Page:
Lately, I’ve been reading Jim Richardson‘s indispensable book, Light of Liberty: Documents and Studies of the Katipunan, 1892-1897 (Ateneo de Manila Press, 2014) alongside Mila Guerrero’s classic and soon to be published PhD dissertation, “Luzon at War: Contradictions in Philippine Society, 1898-1902.”
The documents in Richardson’s book – the most complete collection so far of Katipunan records – are a treasure trove, but his commentaries are also pretty illuminating.
Guerrero’s dissertation, written for the University of Michigan in 1977, is perhaps the best account of the Malolos Republic based largely on her reading of the massive collection of revolutionary documents captured by the Americans called the Philippine Insurgent Records.
From these two works, a different view of the revolution – and thus, of the origins of the nation and nationalism – begins to emerge. What are the features of this other view? Here’s a very provisional list:
1. The Katipunan’s class composition was anything but “plebian.” From its inception, it was made up of members of the educated and gainfully employed “middle class.” More than half of those present at the Cry of Balintawak had positions in the colonial bureaucracy while the rest were printers, merchants and teachers. There were only two “laborers.” It was more like a smaller version of EDSA I and II rather than, say, the Paris Commune.
2. Coming out of Rizal’s short-lived Liga Filipina, the Katipunan was liberal in orientation. The members of the secret society had a lot in common with ilustrados and in fact some of their earliest members came from this class of people. Both were influenced by Spanish liberalism and had neither organizational nor ideological links with millenarian colorum sects. Rather, these colorums would come to appropriate aspects of the Katipunan later on. Not surprisingly, Katipunan liberalism was articulated in the language and symbols of Freemasonry and bits of the French Enlightenment rather than the rituals of the Catholic Church or some other folk epic like the Pasyon.
3. Primarily liberal and middle class, the Katipunan never had a goal beyond “uniting” the Philippine colony under its leadership for the sake of overthrowing Spain. As its founding documents indicate, the Katipunan sought the formation of a “unified, compact, vigorous and homogenous body” that would become a new sovereign nation.
4. The goal of “unity” and “homogeneity” meant side stepping, if not suppressing differences: ethnic, class, regional, even religious. Rarely do the Katipunan documents make mention of social categories. This avoidance of difference was strategic. The Society aimed primarily at regime change, not social change. It never had a program for addressing social inequities, only for instituting legal equality within the terms of Spanish civil law. Neither did it furnish a theory and an analysis of social conflicts, merely proffering moral exhortations a la Rizal, urging its members to lead virtuous lives. As such, the Katipunan never planned to redistribute land or to democratize social relations. This would have been difficult, if not impossible, given that its leadership was made up of male, urban middle classes and provincial elites. Its revolutionary aims were limited to replacing the Spaniards on top with male Filipino leaders, and limiting, but not banishing, the Church’s power by neutralizing the influence of Spanish friars (again, a standard liberal goal).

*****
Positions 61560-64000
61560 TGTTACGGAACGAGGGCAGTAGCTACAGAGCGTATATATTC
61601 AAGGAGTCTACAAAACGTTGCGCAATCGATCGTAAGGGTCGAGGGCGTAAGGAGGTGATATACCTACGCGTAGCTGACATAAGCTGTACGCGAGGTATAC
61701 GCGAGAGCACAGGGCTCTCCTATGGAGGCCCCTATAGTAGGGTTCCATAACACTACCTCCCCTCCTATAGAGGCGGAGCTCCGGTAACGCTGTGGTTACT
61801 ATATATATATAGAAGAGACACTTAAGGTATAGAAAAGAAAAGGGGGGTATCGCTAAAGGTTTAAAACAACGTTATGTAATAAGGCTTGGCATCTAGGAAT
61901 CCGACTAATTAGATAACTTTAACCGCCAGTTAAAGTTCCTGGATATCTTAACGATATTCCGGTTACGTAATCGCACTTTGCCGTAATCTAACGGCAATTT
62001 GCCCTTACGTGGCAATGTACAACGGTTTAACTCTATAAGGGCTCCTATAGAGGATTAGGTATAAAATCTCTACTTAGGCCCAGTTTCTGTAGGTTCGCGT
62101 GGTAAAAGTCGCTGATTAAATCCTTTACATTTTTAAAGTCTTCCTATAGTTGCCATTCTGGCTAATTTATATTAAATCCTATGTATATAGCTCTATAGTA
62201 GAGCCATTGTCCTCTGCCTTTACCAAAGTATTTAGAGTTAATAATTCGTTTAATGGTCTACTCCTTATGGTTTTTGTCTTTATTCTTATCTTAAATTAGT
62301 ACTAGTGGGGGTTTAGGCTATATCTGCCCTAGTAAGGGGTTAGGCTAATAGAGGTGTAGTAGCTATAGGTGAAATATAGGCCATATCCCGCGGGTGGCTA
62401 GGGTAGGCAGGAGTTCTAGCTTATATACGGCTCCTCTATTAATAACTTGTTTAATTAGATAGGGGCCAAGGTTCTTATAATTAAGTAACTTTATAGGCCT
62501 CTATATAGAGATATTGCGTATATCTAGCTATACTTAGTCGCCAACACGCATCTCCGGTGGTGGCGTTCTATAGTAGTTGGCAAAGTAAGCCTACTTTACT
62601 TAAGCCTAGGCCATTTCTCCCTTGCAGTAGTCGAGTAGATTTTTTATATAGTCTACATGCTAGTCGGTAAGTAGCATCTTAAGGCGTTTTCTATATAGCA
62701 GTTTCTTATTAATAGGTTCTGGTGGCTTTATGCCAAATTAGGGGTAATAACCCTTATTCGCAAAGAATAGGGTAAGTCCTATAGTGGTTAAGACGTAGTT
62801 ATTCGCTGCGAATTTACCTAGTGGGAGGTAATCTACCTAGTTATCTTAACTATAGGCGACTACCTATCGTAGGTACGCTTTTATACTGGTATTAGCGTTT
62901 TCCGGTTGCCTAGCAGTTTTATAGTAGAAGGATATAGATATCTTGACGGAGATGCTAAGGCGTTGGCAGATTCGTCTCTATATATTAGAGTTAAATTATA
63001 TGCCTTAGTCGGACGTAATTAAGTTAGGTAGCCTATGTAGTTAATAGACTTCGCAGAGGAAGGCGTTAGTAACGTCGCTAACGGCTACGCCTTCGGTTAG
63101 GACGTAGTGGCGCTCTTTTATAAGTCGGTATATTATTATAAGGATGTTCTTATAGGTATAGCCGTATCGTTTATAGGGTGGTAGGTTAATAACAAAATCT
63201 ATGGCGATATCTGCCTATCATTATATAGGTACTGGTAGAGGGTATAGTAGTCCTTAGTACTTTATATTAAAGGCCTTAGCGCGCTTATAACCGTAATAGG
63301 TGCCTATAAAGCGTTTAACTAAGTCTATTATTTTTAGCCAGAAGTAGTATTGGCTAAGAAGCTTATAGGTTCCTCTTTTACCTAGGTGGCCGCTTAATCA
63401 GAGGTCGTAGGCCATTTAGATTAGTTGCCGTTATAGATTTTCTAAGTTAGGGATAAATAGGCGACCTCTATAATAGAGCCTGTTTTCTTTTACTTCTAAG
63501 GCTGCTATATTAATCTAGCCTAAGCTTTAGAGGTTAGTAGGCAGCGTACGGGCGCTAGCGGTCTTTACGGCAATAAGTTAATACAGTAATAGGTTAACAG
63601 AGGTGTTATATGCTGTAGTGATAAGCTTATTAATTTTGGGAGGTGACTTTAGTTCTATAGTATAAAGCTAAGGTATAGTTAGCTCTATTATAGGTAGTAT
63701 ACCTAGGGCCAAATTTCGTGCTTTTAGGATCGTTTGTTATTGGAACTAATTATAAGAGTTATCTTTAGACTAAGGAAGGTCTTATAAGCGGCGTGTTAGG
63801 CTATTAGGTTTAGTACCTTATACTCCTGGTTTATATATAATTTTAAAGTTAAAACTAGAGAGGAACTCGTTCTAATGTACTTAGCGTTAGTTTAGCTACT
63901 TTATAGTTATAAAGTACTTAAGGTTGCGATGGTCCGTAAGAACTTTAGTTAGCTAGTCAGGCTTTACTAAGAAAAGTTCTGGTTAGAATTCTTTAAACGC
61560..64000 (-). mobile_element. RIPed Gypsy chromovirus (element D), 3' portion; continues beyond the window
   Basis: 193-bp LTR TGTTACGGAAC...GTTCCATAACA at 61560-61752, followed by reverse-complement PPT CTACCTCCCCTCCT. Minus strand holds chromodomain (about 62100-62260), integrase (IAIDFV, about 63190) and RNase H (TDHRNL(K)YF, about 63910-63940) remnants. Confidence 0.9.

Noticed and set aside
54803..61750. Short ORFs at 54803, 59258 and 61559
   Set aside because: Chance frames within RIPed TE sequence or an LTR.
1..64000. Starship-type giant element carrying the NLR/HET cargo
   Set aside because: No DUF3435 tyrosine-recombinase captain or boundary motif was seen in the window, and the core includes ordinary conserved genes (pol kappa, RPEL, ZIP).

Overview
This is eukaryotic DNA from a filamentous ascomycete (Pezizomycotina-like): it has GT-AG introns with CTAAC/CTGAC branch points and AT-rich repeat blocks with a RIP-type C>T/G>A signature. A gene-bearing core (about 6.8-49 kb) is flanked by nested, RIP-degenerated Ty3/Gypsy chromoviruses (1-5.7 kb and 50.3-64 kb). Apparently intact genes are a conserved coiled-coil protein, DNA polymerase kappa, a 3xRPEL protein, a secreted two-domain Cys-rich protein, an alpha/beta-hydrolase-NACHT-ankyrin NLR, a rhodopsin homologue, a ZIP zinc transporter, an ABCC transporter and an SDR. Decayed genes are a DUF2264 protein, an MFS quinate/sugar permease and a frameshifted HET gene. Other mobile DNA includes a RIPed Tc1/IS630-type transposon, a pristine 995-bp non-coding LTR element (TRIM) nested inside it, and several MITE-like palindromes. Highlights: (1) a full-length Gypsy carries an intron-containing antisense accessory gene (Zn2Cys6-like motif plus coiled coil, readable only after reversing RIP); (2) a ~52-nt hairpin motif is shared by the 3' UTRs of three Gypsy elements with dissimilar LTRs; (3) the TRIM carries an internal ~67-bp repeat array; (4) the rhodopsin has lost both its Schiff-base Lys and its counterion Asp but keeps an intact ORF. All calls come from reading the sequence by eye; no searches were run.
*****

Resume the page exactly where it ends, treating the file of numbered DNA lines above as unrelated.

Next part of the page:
5. It is well-known that a deep factional divisions tore through the Katipunan ranks beginning late 1896, culminating in March-May 1897. Bonifacio was executed for plotting a coup as Aguinaldo became president of the Revolutionary Republic. But the conflict between the two was part of a larger intra-class conflict among the middle class over control of the revolution. No alternative visions of utopia nor sharply divergent ideological stances were at stake. The Magdiwang and Magdalo members easily slid into each other, as practical needs determined their allegiances.
By the time the Bonifacio and his brothers broke away to plot an uprising, most of his most trusted followers had already deserted him and gone to the side of the Republic. This was happening just as Spanish reinforcements were bearing down to re-take Cavite. In the end, nearly everyone but a small group deserted Bonifacio and took the practical step of siding with the larger forces of Aguinaldo’s Republic. So if you want to blame anyone for Bonifacio’s execution, you should blame not just Aguinaldo but everyone else in the Republic: del Pilar, Noriel, Ricarte, et. al., who were complicit with the execution, even urging Aguinaldo not to commute the death sentence.
6. Sustained inter-class conflicts arguably didn’t emerge until much later, by late 1898- 1899 with the return of Aguinaldo from exile and the reformation of the Republic in Malolos. By then, peasant groups and urban strikers had begun to ride the revolutionary wave, engaging in guerilla warfare while insisting on their rights. For their efforts, they found themselves faced with the Republic’s heavy-handed attempts to raise funds by imposing old and new taxes—poll taxes, sales taxes, taxes for transporting goods, for selling them, for buying them, etc. In addition, after initially ending forced labor, the Republic restored it as a way of drafting men into the militias. The result was economic disaster. Able-bodied men were removed from their fields and no one was left to plant and harvest crops.
The Republic also sought to secure the support of provincial elites by promising them friar lands in exchange for their help. The Malolos Republic thus initiated a period of land-grabbing which was to be consolidated under US rule. It also sought to float a National Loan, whereby the Congress mortgaged the assets of the country to wealthy ilustrados in exchange for loans to finance the fight. What would have been a massive transfer of wealth to the rich was averted by the US invasion and the fall of the Republic.
Finally, Congress was unable, and perhaps unwilling, to curb on-going abuses of its military forces. As with most volunteer forces, the soldiers relied on donations, and barring that, on pillage. It was not uncommon for them to steal food and money, engaging in rape and other violations. But instead of alleviating the plight of the masses, the Republic responded through brutal military repression–exactly as if it were a colonial power.